The Social Justice Institutes at Carlow University
Guided by the mission, history, and traditions of Carlow University and its founders and sponsors, the Sisters of Mercy, the Social Justice Institutes at Carlow University aim to facilitate systemic change by informing practice and educating for social justice. The SJI will support the University’s strategic plan by serving as an incubator for faculty research, providing opportunities and securing partnerships for community-based learning, and serving as a conduit for community engagement.
THE GRACE ANN GEIBEL INSTITUTE FOR JUSTICE AND SOCIAL RESPONSIBILITY. The Grace Ann Geibel Institute for Justice and Social Responsibility develops approaches that advance knowledge in an effort to challenge systemic oppression locally, nationally, and internationally, by engaging students, faculty, staff, and community in research education, and outreach.
THE WOMEN OF SPIRIT® INSTITUTE. The Women of Spirit® Institute informs practice in communities through public scholarship/programming. Programming involves leadership and advocacy training, as well as public education and outreach.
THE CENTER FOR YOUTH MEDIA ADVOCACY. The Center for Youth Media Advocacy empowers teens to express their own voices, with a focus on education reform and improving the school environment, through the identification and analysis of the problems and the creation and distribution of high-quality media to advocate for change.
THE CENTER FOR COMMUNITY ENGAGED LEARNING. The Center for Community-Engaged Learning provides Carlow University students with the opportunity to apply disciplinary knowledge to contemporary social problems through partnerships with local nonprofits.
The SJI exists because of generous donations from people just like you. Please consider giving to the SJI -- even a small gift can go a long way.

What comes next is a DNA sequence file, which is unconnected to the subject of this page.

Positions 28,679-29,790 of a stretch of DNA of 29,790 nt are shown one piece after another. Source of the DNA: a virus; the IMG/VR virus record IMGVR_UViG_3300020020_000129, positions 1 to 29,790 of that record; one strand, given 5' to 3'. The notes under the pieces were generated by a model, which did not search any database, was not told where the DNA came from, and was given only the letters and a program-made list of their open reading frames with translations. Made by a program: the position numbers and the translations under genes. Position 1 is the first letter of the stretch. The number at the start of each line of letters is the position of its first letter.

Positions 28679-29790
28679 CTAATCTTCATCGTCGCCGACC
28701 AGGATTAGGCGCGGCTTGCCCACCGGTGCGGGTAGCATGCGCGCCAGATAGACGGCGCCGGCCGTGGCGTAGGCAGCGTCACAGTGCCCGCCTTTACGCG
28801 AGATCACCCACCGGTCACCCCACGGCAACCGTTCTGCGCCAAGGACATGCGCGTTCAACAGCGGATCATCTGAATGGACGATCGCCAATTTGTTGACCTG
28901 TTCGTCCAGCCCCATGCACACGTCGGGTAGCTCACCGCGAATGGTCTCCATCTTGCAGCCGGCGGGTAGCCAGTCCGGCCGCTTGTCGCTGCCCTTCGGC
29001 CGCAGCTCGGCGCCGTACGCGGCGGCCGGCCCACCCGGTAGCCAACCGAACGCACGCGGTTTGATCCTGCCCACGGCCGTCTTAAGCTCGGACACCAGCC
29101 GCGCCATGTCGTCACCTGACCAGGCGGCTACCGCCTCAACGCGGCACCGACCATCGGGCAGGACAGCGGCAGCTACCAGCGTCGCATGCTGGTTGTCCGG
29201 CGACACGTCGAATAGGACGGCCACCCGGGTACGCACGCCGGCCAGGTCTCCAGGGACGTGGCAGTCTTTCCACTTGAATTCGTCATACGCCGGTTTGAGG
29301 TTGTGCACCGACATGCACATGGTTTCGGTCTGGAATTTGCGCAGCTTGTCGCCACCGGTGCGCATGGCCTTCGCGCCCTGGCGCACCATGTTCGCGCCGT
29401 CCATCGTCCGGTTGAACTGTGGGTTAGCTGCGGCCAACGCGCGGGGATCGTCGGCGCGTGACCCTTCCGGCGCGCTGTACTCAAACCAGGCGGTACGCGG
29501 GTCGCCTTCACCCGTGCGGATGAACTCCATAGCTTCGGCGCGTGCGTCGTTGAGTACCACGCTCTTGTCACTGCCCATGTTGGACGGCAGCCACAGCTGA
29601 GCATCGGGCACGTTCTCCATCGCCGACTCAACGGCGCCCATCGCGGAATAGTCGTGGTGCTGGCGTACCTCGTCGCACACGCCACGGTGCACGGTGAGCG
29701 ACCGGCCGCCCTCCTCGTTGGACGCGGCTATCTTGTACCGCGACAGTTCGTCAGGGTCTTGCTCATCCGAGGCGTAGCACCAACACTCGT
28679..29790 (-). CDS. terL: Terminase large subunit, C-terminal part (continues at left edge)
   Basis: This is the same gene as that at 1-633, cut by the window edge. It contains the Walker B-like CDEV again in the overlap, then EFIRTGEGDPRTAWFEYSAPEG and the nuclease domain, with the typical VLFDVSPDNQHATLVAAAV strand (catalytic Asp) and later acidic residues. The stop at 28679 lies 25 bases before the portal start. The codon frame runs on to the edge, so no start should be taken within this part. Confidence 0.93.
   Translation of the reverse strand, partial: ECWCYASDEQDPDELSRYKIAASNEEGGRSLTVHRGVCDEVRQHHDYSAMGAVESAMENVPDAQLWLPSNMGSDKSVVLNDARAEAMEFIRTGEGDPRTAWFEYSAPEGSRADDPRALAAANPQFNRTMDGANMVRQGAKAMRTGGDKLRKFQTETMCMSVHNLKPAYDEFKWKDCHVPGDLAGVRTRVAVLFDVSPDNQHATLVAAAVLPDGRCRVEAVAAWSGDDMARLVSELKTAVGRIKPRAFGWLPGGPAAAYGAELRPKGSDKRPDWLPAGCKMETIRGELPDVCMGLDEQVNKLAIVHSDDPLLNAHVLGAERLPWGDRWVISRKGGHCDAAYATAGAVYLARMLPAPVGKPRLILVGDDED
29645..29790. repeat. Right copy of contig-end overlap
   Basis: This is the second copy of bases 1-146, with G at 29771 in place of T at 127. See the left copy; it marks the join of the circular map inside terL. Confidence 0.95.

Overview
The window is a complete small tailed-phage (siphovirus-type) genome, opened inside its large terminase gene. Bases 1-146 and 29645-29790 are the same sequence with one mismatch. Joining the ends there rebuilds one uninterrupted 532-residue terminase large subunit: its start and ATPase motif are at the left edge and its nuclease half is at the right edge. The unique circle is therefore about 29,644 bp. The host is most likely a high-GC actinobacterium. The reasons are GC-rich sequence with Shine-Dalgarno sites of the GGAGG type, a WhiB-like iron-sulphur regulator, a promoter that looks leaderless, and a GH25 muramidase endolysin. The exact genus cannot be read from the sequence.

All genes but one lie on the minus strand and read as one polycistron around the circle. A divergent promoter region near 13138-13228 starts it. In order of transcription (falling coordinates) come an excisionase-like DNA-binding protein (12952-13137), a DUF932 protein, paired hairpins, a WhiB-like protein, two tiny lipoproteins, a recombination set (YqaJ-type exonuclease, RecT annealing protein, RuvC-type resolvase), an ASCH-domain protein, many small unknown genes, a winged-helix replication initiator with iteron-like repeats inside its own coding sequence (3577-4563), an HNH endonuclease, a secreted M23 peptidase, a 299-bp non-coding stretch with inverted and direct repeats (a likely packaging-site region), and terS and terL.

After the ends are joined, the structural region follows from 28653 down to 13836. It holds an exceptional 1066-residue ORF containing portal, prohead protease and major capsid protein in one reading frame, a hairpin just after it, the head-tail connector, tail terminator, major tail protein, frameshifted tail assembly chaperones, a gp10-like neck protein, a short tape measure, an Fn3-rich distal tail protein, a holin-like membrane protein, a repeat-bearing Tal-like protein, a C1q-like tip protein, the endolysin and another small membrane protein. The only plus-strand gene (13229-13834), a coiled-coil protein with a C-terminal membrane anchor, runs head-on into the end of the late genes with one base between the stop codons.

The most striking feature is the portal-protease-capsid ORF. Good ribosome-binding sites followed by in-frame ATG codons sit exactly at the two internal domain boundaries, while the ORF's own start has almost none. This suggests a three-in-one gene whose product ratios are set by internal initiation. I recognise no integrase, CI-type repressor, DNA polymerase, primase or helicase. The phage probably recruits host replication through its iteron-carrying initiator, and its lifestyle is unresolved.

The 2017-2020 EDUCATING FOR JUSTICE ISSUE: Gun Violence Prevention
In 2016, the American Medical Association declared gun violence a “public health crisis.” In 2017, Carlow University put gun violence prevention at the top of its social justice agenda. It is the inaugural “Educating for Justice Issue" of Carlow’s Social Justice Institutes.
I’m hoping that by telling John’s story, I’m hoping that people will stop with the violence, stop with the guns. Children need their fathers and mothers, and their uncles and their own children. I just want it to stop. - Stephanie
The most important thing to say to someone is that they’re not alone. You can feel extremely isolated when this happens to you, no matter how big or small your family is. Your individual pain is different from everyone else’s but you’re going through the same situation. - Cheyenne
There are those students we lost, and there are those who are the survivors. Each for different reasons: suicide, a fight with a loved one, a fight with a stranger, a fight over something, being in the wrong place at the wrong time, or for no reason at all. The impacts of guns and gun violence on my students as student survivors are also many and varied. Sometimes they stop being students entirely. They might disconnect from classes and friends, leave, come back, rally, become activists, become quiet, become angry, or take on new studies or projects informed by their experiences. All of these students have left indelible marks on how I educate.
Carla, Health Services Director
My colleague lost her teenage son to gun violence.
There were many sorrowful days, and I felt her grief daily;
experiencing the life damaging effects of gun violence. It is
my hope that this launch enlists our community members to recognize
the urgent need for us to intervene. It is my understanding
that prevention must begin early to be most effective; funds and
efforts in teaching our youth how to resolve conflicts and problems
without resorting to gun violence is essential.
I lost my cousin to gun violence in 2015. He was shot in the
back of the head by a man he once called his friend. He was rushed
to the hospital and died there shortly after midnight. Gun violence